The verdict came down to the venue, three jurors, including the foreman, said in interviews afterward. All three, who declined to give their names, said the panel didn’t see how federal prosecutors in Brooklyn, in the Eastern District of New York, had the authority to prosecute crimes that hadn’t occurred in their jurisdiction.
The government said Boustani, a Lebanese national, was a central player in a scheme to funnel illicit payments to bankers who arranged almost $2 billion in loans, as well as to Mozambique government officials, to win business for Privinvest for three dubious maritime projects in the country. Prosecutors argued during the six-week trial that Boustani had defrauded U.S. investors by helping organize and conceal the bribes and kickbacks for loans marketed and sold to Americans in New York and Los Angeles.
Prosecutors told the jury that the bribes, even those paid via banks in Abu Dhabi, passed through the U.S. financial system through correspondent banks such as JPMorgan Chase & Co. and Bank of New York Mellon. They also argued that the Eastern District was an appropriate venue because some payments went through JPMorgan accounts in Brooklyn and because even transactions with Manhattan banks passed through the waterways around Manhattan, which the government claimed was within the jurisdiction of federal prosecutors in Brooklyn.
Defense lawyers argued that Boustani couldn’t have foreseen that money paid via a Middle Eastern bank could have passed through the U.S. While the government’s evidence included hundreds of emails in which Boustani sought or offered a payment, he told jurors during three days on the witness stand that these were merely fees to help complete legitimate deals for Privinvest.
Asked if she thought Boustani was bribing Mozambican officials, as prosecutors argued, one of the three jurors interviewed said she believed the payments started out as more or less genuine attempts to win business for the shipbuilder.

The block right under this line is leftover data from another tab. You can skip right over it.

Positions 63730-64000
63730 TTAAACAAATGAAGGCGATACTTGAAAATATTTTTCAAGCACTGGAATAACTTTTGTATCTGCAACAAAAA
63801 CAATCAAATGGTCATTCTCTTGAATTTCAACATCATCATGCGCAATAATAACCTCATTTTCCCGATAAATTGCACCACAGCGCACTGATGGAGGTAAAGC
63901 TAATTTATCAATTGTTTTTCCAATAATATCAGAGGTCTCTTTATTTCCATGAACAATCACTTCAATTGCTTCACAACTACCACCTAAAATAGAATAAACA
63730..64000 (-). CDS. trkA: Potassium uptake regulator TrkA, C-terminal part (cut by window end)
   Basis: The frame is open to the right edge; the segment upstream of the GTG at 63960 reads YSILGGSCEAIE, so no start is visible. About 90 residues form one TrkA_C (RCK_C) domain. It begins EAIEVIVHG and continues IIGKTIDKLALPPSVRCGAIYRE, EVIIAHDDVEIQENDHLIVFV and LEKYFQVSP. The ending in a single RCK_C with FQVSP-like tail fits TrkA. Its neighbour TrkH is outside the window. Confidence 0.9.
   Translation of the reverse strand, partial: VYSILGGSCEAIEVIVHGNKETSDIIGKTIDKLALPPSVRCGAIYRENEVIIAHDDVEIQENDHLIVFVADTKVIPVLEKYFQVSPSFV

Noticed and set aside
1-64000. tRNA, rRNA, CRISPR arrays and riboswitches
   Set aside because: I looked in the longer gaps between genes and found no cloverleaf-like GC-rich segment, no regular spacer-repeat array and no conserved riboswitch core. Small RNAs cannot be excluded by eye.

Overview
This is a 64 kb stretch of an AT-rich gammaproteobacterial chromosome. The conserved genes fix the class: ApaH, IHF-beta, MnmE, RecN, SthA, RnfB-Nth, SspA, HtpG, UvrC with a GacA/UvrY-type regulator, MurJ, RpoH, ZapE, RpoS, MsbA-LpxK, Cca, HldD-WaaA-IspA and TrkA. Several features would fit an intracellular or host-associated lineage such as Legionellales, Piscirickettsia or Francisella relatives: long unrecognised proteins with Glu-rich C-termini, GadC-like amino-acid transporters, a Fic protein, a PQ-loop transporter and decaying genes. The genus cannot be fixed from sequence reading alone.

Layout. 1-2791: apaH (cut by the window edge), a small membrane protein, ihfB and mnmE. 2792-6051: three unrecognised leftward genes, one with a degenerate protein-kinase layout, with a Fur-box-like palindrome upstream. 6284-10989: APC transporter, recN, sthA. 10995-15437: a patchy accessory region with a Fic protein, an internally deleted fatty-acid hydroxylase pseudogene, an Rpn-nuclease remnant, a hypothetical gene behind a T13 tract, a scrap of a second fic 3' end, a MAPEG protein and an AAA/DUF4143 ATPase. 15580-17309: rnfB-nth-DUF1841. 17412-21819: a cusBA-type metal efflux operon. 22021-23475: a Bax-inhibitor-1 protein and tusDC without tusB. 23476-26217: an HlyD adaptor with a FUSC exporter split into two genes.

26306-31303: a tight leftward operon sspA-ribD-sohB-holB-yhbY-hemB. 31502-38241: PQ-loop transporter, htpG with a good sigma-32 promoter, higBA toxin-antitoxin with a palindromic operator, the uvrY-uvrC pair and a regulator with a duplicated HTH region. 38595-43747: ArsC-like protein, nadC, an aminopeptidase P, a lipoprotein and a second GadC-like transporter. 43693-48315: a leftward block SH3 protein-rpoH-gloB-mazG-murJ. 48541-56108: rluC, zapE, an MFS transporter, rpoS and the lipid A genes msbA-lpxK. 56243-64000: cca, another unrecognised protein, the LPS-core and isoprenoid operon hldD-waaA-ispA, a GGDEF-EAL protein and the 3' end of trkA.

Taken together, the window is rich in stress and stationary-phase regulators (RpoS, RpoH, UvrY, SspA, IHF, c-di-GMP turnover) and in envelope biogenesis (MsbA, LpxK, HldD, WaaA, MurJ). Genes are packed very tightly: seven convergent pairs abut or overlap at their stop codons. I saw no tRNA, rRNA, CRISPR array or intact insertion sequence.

Boustani’s lawyer Michael Schachter argued in his opening statement that the U.S. “was not the world’s policeman.” On Monday he said “we are gratified and relieved and deeply appreciative of the jury’s verdict.”
“We are all winners in the American system when there is a just verdict,” Kuntz told the jurors as he excused them. They’d deliberated for about four hours on the Wednesday before Thanksgiving and 40 minutes on Monday.
The sprawling case was a complex one for the jury, which was shown thousands of documents culled from the Middle East, Europe and the U.S., including emails, phone text messages, Privinvest files, contracts and financial records tied to the loans. Three Mozambican-owned companies had purchased a fleet of tuna fishing boats, built a shipyard and created a coastal defense system that included unmanned patrol vessels. After conducting little or no business, the ventures failed and caused one of the world’s poorest countries to default on its Euro-bonds in 2017.
The projects were heavily financed by loans from Credit Suisse Group AG and Russian bank VTB and paid directly to Privinvest. Prosecutors said Privinvest secured the business after it made more than $150 million in payoffs to Mozambican officials. Boustani and Privinvest paid an additional $50 million in kickbacks to Credit Suisse bankers critical to obtaining the loans, according to the U.S.
The U.S. said Boustani and his conspirators defrauded investors by making material misrepresentations in loan offering materials about how the loan proceeds would be spent, as well as Mozambique’s ability and intention to repay. Boustani, one of eight people charged in the case, was the only one to go to trial. Three former London-basedCredit Suisse bankers pleaded guilty and agreed to cooperate, while four others aren’t in U.S. custody.
Prosecutors said Privinvest inflated the costs of equipment, sometimes by as much as 50%, to bankroll the illicit payments. Jurors were shown Privinvest documents and spreadsheets the U.S. said were an accounting of bribes and the true cost of the projects.
Those who allegedly received payments included the son of the country’s president at the time, Armando Guebuza, who the U.S. said got at least $50 million for providing access to his father, and Manuel Chang, the former minister of finance, who prosecutors said gave a guarantee for the loan after he was paid $5 million.